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20 November 2020
On 27th October 2020, the ICO published a report on its investigation into data protection compliance in the direct marketing data broking sector. The ICO's investigation focussed on offline marketing services offered by the three largest credit reference agencies (CRAs) in the UK. The investigation covered only direct marketing services and did not extend to the core credit referencing function of these companies. Also, it did not involve data collected about individuals' online behaviour. On 12th October 2020, in connection with this investigation, the Information Commissioner published an enforcement notice on Experian, requiring it to make certain changes to its privacy notice and processing of personal data.
The report and the enforcement notice, together, set out strict requirements in relation to: transparency and privacy notices; further processing/purpose limitation; lawful basis; and sourcing personal data from third party suppliers. Further comment on each of these points is set out below.
Although the report is specific to offline uses of personal data, many of the conclusions in the report will be relevant to, and are consistent with concerns ICO has expressed about, online uses of personal data. Organisations involved in data broking – whether off or online – should now:
The ICO contacted these CRAs in 2017 with detailed questions about their products as part of a long running assessment of direct marketing data broking practices and, in summer 2018, the CRAs participated in audits of their respective practices by the ICO.
Following its investigation, the ICO issued preliminary enforcement notices to the three CRAs outlining the steps that the ICO intended to require of them: TransUnion and Equifax made improvements to their marketing services and also withdrew certain products and services, and as a result the ICO gave each a clean bill of health with no enforcement action being commenced against either company. Although the ICO recognised that Experian had made progress in improving its compliance, it issued Experian with an enforcement notice, as the ICO said that it continued to have fundamental concerns with its processing of personal data. The ICO also investigated the direct marketing services of three other data brokers who do not operate as CRAs and will publish the results of this investigation separately.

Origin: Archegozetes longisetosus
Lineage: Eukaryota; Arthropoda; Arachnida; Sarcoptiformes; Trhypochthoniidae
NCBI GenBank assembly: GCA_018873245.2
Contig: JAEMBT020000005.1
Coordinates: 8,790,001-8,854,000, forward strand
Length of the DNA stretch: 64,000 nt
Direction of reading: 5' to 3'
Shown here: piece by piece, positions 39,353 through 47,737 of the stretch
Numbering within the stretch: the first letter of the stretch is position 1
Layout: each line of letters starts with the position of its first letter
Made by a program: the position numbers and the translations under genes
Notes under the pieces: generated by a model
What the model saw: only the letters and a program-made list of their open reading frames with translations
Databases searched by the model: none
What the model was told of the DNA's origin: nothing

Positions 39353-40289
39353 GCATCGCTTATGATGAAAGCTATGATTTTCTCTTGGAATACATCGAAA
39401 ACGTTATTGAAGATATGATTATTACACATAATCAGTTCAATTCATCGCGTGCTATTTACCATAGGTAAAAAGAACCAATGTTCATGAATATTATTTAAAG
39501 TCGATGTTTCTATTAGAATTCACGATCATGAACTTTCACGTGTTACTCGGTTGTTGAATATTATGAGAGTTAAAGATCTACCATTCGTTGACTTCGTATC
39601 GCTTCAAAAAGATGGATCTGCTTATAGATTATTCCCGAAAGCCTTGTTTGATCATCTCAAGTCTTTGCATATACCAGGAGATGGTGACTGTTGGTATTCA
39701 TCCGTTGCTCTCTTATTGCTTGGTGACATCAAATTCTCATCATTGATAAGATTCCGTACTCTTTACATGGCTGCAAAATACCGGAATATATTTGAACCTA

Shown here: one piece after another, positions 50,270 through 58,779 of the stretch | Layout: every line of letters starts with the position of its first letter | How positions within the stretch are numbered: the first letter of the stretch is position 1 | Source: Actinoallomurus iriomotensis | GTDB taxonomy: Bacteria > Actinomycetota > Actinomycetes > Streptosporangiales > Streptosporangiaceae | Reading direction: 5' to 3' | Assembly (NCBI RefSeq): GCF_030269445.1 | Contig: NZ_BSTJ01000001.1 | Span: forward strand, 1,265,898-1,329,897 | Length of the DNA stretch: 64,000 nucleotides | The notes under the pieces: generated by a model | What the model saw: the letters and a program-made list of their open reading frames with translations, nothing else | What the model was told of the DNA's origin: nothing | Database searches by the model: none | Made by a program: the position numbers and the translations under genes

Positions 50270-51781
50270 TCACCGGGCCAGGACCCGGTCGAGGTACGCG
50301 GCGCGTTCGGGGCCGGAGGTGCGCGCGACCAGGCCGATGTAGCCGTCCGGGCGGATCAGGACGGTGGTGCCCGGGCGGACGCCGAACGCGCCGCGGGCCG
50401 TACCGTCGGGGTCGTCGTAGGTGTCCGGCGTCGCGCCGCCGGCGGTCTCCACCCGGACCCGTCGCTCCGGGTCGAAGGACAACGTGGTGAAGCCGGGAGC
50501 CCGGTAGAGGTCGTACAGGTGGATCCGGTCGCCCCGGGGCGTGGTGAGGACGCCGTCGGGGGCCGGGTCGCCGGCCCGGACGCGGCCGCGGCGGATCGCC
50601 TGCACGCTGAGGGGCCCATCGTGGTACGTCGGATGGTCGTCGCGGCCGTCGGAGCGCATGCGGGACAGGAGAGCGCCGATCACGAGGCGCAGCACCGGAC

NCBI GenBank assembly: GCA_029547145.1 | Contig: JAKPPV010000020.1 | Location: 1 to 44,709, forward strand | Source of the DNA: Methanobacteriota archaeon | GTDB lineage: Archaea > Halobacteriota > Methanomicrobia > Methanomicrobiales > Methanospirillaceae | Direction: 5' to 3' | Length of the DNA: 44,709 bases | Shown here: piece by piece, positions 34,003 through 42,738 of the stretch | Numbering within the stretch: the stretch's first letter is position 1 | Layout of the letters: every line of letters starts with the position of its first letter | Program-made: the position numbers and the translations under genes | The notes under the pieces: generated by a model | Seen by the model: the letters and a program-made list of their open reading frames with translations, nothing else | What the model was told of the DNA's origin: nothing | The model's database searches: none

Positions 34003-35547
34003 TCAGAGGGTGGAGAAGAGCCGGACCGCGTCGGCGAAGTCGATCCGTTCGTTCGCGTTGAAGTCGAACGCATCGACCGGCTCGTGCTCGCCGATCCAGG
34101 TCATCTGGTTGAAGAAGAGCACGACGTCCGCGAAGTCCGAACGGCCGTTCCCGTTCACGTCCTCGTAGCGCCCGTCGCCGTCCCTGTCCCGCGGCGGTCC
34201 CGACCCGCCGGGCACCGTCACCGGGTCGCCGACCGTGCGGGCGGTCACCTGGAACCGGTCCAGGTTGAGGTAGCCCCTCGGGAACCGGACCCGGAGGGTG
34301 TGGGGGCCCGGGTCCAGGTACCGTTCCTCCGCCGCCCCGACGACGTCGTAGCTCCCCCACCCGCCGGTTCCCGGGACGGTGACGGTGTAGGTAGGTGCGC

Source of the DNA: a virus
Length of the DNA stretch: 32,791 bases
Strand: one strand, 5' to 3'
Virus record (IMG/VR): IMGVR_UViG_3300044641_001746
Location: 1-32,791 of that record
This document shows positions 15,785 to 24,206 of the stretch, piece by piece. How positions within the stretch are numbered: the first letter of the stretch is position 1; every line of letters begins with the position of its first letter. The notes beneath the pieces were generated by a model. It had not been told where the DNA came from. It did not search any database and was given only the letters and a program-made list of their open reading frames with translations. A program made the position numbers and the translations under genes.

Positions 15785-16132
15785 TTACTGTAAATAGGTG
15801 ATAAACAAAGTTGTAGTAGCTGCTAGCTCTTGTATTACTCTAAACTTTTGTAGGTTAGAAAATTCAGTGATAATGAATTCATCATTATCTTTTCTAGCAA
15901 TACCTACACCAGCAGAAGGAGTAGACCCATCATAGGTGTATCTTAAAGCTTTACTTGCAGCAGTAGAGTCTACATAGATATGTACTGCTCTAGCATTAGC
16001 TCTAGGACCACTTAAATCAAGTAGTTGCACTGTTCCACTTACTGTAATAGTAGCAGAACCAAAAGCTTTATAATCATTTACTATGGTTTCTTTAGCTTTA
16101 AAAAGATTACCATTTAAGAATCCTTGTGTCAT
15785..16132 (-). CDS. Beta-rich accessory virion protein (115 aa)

The full ICO report is available here.
In its enforcement notice to Experian, the ICO identified the failings described above and required Experian to take steps to comply with the GDPR, in particular:
- Within 3 months to:
(a) review its Consumer Information Portal (CIP) i.a. to clearly set out at one place and at the forefront of the privacy information an "at a glance" summary of its direct marketing processing, including the attributes its uses in respect of individuals' profiles; to place information that is more likely to surprise individuals more prominently; to remove unduly euphemistic or industry-based language; to include information about each source of data, each use of data and the onward disclosure of data along with examples and possible outcomes; (b) cease using credit reference derived data for direct marketing purposes, unless requested by individuals; and (c) delete data collected on the basis of consent which is now processed by Experian on the basis of its legitimate interests.
- Within 9 months to:
(d) directly provide all individuals with an Article 14-compliant privacy notice, or cease processing their data if it fails to provide such notice; (e) cease processing data where the objective LIA cannot be said to favour Experian's legitimate interests; and (f) in respect of Experian's suppliers, review the GDPR compliance of their privacy notices and data collection mechanisms and cease processing data where there is insufficient evidence that it was collected in a compliant manner.
In parallel, the ICO has published guidance for organisations using marketing services of data brokers, which includes information about carrying out due diligence of data broking providers, ensuring transparency and establishing a lawful basis. The ICO's guidance is available here.
For further information on this topic please contact Ruth Boardman or Katerina Tassi at Bird & Bird LLP by telephone (+44 20 7415 6000) or email (firstname.lastname@example.org or email@example.com). The Bird & Bird LLP website can be accessed at www.twobirds.com.
This article has been reproduced in its original format from Lexology – www.Lexology.com.
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